And then I realized that B had actually been arguing a point mainly because he wanted to let everyone know about the way his friend wanted people to refer to, uh, them. Because he cared about his friend. This was real to him in a way his previous debates with me had never been.

Of course, the last thing I want in the world is for my son to be disappointed in me. And of course I’m not biased against non-binary people and I would never want to be considered biased. So I relented. Somewhat. I told him that, though it’s grammatically incorrect, I will refer to his friend as “they” if that’s what they want, though I feel sure that at some point the non-binary community will have to agree on a new singular pronoun.

Phew! I narrowly escaped being despised by my son!

I’m telling this on the one hand to illustrate how fast teenage boys can change and how hard it can be for a parent to keep up, because B was coming from a very different place than I was used to.

On the other hand, I’m telling this because it’s a fascinating topic. It’s not often that avoiding bias requires a language group to decide what pronoun to use. Different nouns, yes. but those are easy. Instead of referring to black people as “negroes”, we say “black people” or, in the US, “African-Americans”, although that doesn’t include black people who aren’t American. Changing the language related to race never involved grammar.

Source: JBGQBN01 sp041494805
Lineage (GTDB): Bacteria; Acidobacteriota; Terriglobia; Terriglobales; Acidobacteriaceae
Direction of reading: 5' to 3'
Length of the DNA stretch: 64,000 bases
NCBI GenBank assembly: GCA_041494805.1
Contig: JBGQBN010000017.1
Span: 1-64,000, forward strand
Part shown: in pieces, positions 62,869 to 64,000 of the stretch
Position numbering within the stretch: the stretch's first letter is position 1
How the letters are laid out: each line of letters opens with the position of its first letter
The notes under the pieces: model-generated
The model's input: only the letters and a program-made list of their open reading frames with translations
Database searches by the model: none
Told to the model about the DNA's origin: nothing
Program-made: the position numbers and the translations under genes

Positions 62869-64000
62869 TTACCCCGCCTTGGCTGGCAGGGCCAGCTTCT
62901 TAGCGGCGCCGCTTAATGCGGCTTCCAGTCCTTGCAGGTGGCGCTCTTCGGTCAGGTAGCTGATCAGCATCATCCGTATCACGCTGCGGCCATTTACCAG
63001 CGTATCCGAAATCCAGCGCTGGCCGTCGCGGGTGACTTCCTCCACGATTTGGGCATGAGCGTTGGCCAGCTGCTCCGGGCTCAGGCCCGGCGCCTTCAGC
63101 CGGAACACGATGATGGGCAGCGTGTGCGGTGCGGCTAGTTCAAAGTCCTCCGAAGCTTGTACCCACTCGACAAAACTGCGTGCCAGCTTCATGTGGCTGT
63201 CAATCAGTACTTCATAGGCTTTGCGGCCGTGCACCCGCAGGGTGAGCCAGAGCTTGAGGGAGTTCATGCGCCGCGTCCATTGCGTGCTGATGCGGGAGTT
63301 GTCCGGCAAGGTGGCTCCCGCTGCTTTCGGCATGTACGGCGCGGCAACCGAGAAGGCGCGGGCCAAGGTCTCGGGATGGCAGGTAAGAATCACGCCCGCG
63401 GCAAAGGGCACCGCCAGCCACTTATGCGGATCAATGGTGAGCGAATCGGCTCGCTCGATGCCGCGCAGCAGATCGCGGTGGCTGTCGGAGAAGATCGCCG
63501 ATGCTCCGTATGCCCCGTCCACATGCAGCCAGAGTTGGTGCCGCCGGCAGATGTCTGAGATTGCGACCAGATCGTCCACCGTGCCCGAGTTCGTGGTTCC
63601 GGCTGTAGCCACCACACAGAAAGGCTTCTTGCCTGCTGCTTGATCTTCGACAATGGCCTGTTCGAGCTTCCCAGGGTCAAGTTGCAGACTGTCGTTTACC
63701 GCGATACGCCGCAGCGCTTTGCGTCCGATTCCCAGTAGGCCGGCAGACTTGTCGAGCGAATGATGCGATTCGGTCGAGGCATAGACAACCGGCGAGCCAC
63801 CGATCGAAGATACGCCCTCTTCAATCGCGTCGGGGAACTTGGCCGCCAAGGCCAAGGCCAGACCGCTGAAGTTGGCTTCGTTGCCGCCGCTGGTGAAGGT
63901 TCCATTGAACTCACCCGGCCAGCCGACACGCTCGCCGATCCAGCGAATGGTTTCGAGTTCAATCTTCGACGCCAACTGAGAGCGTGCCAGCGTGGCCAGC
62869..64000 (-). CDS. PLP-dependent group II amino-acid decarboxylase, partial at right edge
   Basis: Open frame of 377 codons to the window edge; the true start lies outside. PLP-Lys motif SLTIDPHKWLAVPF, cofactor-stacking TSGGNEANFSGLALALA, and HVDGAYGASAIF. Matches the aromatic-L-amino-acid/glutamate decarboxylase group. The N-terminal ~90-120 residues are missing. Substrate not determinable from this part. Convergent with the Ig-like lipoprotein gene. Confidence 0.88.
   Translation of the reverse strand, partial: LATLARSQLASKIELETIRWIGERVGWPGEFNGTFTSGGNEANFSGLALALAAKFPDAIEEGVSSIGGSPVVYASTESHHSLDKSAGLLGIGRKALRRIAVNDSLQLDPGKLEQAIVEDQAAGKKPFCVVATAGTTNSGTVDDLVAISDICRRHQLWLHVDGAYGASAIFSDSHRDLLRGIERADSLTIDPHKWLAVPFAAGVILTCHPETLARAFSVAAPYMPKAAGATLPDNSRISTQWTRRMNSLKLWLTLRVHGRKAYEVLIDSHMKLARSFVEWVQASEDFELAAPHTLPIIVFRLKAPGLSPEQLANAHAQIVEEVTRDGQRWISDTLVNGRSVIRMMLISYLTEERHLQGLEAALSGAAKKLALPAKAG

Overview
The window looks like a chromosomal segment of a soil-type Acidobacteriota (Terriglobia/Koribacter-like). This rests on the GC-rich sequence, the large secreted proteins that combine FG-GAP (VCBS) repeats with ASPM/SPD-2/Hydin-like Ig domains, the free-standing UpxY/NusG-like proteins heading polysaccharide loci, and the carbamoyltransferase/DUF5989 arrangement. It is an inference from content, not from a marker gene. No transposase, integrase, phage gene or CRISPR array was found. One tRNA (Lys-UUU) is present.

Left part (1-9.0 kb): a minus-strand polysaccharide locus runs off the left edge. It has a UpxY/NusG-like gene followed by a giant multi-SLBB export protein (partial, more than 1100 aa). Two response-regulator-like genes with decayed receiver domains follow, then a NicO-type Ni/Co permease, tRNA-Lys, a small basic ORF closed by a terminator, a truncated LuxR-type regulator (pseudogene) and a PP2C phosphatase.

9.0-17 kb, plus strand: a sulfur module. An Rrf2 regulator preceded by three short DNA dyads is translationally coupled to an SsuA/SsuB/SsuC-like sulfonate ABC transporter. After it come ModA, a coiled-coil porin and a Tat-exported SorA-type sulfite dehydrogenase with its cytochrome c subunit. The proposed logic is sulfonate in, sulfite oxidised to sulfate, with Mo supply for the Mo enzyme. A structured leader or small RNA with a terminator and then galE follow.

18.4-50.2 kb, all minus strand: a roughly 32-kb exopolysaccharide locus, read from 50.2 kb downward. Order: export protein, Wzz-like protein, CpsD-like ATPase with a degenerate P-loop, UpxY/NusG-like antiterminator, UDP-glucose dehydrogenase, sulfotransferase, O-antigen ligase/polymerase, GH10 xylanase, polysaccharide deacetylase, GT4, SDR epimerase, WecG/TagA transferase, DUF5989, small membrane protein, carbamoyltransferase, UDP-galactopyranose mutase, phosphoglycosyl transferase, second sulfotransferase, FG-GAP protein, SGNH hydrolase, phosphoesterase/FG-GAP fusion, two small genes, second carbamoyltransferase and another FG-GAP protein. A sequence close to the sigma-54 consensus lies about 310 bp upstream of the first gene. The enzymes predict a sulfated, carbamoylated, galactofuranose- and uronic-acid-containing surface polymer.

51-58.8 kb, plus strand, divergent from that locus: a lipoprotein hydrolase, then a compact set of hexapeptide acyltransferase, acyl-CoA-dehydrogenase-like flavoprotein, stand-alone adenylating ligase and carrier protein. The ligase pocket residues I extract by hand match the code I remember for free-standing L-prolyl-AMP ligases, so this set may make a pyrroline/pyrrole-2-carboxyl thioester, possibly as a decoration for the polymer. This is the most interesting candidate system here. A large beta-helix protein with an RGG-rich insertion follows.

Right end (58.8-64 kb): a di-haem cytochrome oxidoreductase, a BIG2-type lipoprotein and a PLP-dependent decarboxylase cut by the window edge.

So what do you think? Do you feel that it’s okay to use “they” as a singular pronoun to refer to non-binary people, do you have a preference for any of the suggestions in this article, or do you have some suggestions of your own? And what’s going on with this in other languages?

Let me know.

7 responses to “Gender and Grammar and Growth, Oh My!

  1. The invented pronouns some nonbinary people prefer sound just that–invented. They don’t fit smoothly the way “they” does. “You” was once a plural-only second person pronoun, and the verb form follows the pronoun’s, so “they are” is correct for the gender-neutral singular third person pronoun just as “you are” is for the second person singular.

    Grammar rules are only legitimate of they are necessary to the working of the language. A “rule” that has been consistently broken for centuries is not a “rule” at all. It’s nothing more than a false formalism, an elitist denial of the real, down-and-dirty rules of the glorious bastard tongue that is English.